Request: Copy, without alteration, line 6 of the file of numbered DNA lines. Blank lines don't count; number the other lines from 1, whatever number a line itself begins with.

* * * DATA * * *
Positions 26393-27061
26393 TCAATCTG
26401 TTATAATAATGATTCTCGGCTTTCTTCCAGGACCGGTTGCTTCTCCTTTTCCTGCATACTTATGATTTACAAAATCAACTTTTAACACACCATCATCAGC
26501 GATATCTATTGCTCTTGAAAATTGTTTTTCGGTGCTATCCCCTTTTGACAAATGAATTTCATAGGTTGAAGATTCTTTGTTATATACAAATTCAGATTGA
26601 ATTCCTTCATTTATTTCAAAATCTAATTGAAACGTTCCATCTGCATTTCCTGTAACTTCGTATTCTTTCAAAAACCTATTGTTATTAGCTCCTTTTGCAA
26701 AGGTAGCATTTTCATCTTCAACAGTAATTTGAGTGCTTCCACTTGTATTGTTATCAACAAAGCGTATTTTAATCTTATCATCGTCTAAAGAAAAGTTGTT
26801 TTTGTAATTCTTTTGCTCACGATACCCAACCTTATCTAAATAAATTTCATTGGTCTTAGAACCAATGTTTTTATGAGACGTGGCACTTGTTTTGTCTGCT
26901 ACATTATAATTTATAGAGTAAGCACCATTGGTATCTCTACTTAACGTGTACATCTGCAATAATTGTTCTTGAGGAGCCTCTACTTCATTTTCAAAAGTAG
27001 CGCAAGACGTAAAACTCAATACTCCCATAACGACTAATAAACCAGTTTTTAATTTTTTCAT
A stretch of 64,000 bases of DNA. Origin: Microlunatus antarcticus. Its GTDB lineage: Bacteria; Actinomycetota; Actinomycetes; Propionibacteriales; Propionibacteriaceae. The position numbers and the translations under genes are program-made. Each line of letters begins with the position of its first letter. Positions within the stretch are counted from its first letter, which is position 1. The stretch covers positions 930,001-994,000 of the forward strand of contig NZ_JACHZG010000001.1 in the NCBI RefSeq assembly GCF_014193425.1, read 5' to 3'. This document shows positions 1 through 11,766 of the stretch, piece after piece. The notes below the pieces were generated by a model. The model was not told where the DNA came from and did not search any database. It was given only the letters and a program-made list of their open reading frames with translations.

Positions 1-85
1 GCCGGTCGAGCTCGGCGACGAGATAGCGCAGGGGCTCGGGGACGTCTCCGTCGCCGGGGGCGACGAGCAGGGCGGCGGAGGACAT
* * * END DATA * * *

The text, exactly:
26701 AGGTAGCATTTTCATCTTCAACAGTAATTTGAGTGCTTCCACTTGTATTGTTATCAACAAAGCGTATTTTAATCTTATCATCGTCTAAAGAAAAGTTGTT